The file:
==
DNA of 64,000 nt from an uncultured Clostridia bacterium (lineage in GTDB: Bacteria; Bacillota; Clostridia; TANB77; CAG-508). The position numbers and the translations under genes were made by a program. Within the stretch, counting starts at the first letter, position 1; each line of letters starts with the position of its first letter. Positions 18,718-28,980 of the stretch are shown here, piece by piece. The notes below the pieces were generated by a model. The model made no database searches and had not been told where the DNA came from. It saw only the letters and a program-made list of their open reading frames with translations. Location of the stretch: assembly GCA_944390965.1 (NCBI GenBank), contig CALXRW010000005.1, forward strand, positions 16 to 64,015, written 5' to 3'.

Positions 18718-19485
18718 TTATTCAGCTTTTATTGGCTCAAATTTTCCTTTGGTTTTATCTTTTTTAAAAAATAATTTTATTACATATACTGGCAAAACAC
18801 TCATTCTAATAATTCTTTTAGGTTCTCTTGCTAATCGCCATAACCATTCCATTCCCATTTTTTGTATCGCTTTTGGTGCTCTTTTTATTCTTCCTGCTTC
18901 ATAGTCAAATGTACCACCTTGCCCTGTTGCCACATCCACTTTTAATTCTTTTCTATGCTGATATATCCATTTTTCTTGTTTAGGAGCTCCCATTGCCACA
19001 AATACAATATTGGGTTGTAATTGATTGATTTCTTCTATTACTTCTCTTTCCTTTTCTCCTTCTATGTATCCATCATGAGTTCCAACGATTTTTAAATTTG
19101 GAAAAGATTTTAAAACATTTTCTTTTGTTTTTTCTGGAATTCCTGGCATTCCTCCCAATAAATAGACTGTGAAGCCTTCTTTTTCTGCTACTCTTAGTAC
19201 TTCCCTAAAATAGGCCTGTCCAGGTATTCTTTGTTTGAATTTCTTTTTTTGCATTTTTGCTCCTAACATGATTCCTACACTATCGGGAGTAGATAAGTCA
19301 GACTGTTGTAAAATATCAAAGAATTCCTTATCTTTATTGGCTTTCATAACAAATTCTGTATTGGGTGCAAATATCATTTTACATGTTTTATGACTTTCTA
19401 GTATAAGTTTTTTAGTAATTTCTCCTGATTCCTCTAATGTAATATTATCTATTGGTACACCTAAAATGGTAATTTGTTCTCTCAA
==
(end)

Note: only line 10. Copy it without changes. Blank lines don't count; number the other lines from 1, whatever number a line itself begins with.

19401 GTATAAGTTTTTTAGTAATTTCTCCTGATTCCTCTAATGTAATATTATCTATTGGTACACCTAAAATGGTAATTTGTTCTCTCAA